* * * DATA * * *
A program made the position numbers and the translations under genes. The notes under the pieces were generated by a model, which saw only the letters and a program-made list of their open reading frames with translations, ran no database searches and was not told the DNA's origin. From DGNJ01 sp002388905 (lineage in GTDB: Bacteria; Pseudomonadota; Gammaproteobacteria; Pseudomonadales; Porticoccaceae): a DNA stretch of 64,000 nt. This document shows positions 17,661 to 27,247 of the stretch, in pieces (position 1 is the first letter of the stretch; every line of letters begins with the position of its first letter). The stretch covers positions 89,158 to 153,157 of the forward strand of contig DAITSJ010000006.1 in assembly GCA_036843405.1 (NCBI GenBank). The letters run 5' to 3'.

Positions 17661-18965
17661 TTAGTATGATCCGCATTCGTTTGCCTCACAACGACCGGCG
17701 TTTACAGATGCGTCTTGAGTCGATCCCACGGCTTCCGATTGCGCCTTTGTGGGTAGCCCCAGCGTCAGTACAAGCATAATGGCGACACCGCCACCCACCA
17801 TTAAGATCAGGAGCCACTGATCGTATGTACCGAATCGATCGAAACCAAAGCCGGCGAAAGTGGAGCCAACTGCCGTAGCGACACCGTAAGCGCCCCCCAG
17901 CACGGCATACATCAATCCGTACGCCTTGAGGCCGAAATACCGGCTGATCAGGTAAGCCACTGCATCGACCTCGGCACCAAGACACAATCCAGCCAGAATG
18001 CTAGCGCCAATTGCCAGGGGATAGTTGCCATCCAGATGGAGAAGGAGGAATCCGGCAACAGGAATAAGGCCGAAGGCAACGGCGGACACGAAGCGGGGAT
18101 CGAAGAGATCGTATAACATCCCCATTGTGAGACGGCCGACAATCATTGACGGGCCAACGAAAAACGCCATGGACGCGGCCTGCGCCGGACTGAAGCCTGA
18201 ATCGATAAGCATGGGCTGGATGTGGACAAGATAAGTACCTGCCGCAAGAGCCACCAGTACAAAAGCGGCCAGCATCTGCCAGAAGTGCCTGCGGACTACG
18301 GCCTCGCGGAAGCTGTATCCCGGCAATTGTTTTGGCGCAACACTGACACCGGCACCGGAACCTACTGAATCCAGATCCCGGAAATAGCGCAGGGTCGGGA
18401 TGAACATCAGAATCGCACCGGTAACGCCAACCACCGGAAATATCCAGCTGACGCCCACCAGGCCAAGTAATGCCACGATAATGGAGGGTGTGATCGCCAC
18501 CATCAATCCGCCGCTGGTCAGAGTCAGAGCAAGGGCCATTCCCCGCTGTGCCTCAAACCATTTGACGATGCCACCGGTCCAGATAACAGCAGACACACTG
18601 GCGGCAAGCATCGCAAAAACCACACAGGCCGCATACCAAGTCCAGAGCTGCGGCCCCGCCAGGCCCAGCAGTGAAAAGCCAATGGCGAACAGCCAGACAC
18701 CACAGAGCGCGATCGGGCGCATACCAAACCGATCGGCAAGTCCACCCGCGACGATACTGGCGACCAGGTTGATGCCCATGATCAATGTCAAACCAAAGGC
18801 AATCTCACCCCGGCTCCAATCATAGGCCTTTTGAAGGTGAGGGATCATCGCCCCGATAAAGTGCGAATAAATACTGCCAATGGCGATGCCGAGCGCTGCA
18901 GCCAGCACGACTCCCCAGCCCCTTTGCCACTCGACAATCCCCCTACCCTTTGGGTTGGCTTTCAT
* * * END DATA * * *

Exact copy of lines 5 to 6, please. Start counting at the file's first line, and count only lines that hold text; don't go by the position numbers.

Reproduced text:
17801 TTAAGATCAGGAGCCACTGATCGTATGTACCGAATCGATCGAAACCAAAGCCGGCGAAAGTGGAGCCAACTGCCGTAGCGACACCGTAAGCGCCCCCCAG
17901 CACGGCATACATCAATCCGTACGCCTTGAGGCCGAAATACCGGCTGATCAGGTAAGCCACTGCATCGACCTCGGCACCAAGACACAATCCAGCCAGAATG